Readings: Special Relativity

Relativity:

Einstein's theory of relativity deals with Newtonian physics when energies or velocities are near the speed of light. Relativity is usually thought of as modern physics since it was developed at the start of the 20th century and could only be tested in the realm available to scientists by high technology. However, relativity primarily completes the revolution that Newton started and is also highly deterministic as is much of classical physics.

In the holistic viewpoint of relativity theory, concepts such as length, mass and time take on a much more nebulous aspect than they do in the apparently rigid reality of our everyday world. However, what relativity takes away with one hand, it gives back in the form of new and truly fundamental constants and concepts.

The theory of relativity is traditionally broken into two parts, special and general relativity. Special relativity provides a framework for translating physical events and laws into forms appropriate for any inertial frame of reference. General relativity addresses the problem of accelerated motion and gravity.


Special Theory of Relativity:

By the late 1800's, it was becoming obvious that there were some serious problems for Newtonian physics concerning the need for absolute space and time when referring to events or interactions (frames of reference). In particular, the newly formulated theory of electromagnetic waves required that light propagation occur in a medium (the waves had to be waves on something).

In a Newtonian Universe, there should be no difference in space or time regardless of where you are or how fast you are moving. In all places, a meter is a meter and a second is a second. And you should be able to travel as fast as you want, with enough acceleration (i.e. force).

In the 1890's, two physicists (Michelson and Morley) were attempting to measure the Earth's velocity around the Sun with respect to Newtonian Absolute space and time. This would also test how light waves propagated since all waves must move through a medium. For light, this hypothetical medium was called the aether.

The results of the Michelson-Morley experiment was that the velocity of light was constant regardless of how the experiment was tilted with respect to the Earth's motion. This implied that there was no aether and, thus, no absolute space. Thus, objects, or coordinate systems, moving with constant velocity (called inertial frames) were relative only to themselves.

In Newtonian mechanics, quantities such as speed and distance may be transformed from one frame of reference to another, provided that the frames are in uniform motion (i.e. not accelerating).

Considering the results of the Michelson-Morley experiment led Einstein to develop the theory of special relativity. The key premise to special relativity is that the speed of light (called c = 186,000 miles per sec) is constant in all frames of reference, regardless of their motion. What this means can be best demonstrated by the following scenario:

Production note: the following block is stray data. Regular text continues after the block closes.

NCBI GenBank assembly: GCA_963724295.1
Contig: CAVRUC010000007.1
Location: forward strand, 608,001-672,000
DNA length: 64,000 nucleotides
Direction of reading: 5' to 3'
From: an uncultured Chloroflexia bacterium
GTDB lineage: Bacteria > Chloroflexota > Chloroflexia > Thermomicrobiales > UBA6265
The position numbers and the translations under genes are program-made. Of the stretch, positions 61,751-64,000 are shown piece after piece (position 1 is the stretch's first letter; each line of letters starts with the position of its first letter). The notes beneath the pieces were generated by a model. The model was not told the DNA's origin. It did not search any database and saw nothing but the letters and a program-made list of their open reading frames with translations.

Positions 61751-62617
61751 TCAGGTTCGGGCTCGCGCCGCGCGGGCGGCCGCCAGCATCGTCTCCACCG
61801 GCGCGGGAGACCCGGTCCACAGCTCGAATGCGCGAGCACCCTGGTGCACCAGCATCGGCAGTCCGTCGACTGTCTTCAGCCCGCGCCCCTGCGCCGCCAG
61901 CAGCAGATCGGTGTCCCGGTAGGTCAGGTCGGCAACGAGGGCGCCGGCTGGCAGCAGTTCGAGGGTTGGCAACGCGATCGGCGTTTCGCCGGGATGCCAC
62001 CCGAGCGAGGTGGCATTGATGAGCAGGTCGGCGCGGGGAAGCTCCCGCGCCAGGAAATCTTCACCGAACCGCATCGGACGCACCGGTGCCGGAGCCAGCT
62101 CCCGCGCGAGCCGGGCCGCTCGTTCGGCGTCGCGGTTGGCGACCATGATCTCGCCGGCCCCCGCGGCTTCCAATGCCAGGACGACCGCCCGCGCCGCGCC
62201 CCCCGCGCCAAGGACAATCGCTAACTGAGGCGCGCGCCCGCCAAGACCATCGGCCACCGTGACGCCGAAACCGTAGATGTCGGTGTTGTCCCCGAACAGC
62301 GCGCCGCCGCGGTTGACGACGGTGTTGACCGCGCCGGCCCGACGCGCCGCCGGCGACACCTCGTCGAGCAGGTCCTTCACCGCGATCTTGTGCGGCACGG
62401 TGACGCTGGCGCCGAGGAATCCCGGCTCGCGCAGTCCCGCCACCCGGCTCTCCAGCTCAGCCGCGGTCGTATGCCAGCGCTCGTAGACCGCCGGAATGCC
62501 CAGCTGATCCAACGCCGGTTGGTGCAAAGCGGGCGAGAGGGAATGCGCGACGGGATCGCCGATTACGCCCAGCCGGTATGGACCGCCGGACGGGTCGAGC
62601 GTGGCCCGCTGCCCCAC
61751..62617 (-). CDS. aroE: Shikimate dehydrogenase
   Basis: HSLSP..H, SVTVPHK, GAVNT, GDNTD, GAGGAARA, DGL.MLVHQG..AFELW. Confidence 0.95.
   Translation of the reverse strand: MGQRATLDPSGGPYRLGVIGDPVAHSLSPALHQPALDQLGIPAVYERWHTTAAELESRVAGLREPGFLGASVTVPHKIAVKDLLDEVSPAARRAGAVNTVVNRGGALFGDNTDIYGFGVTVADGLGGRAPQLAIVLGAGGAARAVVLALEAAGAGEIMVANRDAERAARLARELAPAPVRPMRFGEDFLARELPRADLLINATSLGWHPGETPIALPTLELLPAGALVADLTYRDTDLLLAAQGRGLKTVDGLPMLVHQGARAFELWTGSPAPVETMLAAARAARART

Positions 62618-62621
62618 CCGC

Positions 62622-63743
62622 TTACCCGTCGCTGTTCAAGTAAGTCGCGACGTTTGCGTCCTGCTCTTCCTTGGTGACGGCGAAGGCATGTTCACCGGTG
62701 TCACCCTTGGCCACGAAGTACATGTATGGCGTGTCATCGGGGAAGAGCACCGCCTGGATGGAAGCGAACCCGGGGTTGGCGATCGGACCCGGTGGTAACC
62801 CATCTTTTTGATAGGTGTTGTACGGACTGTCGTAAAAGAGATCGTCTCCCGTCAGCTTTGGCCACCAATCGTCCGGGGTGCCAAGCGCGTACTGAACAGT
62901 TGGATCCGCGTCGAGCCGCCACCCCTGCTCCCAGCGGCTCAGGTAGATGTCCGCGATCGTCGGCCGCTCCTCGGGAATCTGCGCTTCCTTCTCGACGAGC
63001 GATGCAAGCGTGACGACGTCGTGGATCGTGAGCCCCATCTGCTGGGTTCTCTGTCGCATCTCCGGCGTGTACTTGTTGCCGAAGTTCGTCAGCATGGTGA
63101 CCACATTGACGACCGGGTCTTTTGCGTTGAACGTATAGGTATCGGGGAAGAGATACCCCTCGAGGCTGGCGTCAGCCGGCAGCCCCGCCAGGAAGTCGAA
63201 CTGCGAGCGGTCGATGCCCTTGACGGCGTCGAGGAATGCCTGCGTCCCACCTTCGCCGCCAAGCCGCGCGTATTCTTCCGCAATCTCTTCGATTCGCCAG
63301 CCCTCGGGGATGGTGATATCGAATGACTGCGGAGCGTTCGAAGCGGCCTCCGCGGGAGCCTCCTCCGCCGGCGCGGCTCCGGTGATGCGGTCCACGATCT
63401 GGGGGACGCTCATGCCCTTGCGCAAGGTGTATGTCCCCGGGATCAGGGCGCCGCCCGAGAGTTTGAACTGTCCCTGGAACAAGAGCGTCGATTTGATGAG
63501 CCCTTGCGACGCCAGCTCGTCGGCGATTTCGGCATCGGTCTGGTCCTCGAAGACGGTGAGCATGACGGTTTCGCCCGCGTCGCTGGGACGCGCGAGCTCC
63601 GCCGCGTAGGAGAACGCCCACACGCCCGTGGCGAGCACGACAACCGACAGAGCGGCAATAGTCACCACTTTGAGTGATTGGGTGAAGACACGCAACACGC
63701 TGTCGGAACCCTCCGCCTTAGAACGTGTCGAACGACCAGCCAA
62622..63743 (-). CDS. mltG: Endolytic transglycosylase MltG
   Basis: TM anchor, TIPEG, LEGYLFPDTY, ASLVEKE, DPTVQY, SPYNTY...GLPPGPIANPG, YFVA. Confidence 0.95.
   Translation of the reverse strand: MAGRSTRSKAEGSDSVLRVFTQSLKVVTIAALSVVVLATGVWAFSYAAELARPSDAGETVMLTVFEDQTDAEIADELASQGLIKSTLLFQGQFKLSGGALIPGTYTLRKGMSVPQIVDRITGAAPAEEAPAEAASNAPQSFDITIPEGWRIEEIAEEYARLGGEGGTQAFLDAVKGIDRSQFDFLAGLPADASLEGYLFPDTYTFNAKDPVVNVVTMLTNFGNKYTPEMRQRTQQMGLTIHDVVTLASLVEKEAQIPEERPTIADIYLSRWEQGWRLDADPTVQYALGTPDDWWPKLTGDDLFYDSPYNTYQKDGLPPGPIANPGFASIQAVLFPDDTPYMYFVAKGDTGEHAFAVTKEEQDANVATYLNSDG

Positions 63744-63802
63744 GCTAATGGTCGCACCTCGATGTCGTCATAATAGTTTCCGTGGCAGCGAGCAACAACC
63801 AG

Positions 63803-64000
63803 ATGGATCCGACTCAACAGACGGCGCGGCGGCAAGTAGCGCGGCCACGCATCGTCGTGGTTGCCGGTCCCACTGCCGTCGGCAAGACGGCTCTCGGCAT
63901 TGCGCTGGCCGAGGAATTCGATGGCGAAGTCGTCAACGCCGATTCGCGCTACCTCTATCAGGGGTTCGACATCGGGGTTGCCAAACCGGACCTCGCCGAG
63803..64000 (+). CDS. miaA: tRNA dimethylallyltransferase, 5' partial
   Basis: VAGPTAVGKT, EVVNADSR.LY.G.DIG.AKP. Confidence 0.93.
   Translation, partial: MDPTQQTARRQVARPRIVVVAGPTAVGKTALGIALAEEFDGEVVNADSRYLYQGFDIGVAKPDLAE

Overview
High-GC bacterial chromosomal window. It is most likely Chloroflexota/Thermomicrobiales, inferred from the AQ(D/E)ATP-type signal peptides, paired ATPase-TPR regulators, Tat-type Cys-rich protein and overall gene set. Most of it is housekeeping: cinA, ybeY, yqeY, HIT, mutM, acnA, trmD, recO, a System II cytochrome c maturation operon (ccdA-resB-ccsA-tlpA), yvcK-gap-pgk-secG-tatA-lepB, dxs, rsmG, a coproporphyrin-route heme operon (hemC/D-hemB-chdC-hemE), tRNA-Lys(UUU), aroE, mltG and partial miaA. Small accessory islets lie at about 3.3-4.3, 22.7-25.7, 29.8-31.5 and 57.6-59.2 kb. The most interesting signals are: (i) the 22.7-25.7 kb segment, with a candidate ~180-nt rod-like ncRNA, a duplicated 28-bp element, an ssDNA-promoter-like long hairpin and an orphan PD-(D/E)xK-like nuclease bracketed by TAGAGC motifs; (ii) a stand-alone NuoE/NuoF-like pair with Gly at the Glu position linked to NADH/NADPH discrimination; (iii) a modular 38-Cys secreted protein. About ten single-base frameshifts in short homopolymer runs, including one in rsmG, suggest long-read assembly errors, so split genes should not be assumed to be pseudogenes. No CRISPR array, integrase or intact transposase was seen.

This eliminates the paradox with respect to Newtonian physics and electromagnetism of what does a light ray `look like' when the observer is moving at the speed of light. The solution is that only massless photons can move at the speed of light, and that matter must remain below the speed of light regardless of how much acceleration is applied.

In special relativity, there is a natural upper limit to velocity, the speed of light. And the speed of light the same in all directions with respect to any frame. A surprising result to the speed of light limit is that clocks can run at different rates, simply when they are traveling a different velocities.

This means that time (and space) vary for frames of reference moving at different velocities with respect to each other. The change in time is called time dilation, where frames moving near the speed of light have slow clocks.

Likewise, space is shorten in in high velocity frames, which is called Lorentz contraction.

Space-Time Lab

Time dilation leads to the famous Twins Paradox, which is not a paradox but rather a simple fact of special relativity. Since clocks run slower in frames of reference at high velocity, then one can imagine a scenario were twins age at different rates when separated at birth due to a trip to the stars.

It is important to note that all the predictions of special relativity, length contraction, time dilation and the twin paradox, have been confirmed by direct experiments, mostly using sub-atomic particles in high energy accelerators. The effects of relativity are dramatic, but only when speeds approach the speed of light. At normal velocities, the changes to clocks and rulers are too small to be measured.


Spacetime:

Special relativity demonstrated that there is a relationship between spatial coordinates and temporal coordinates. That we can no longer reference where without some reference to when. Although time remains physically distinct from space, time and the three dimensional space coordinates are so intimately bound together in their properties that it only makes sense to describe them jointly as a four dimensional continuum.

Einstein introduced a new concept, that there is an inherent connection between geometry of the Universe and its temporal properties. The result is a four dimensional (three of space, one of time) continuum called spacetime which can best be demonstrated through the use of Minkowski diagrams and world lines.

Spacetime makes sense from special relativity since it was shown that spatial coordinates (Lorentz contraction) and temporal coordinates (time dilation) vary between frames of reference. Notice that under spacetime, time does not `happen' as perceived by humans, but rather all time exists, stretched out like space in its entirety. Time is simply `there'.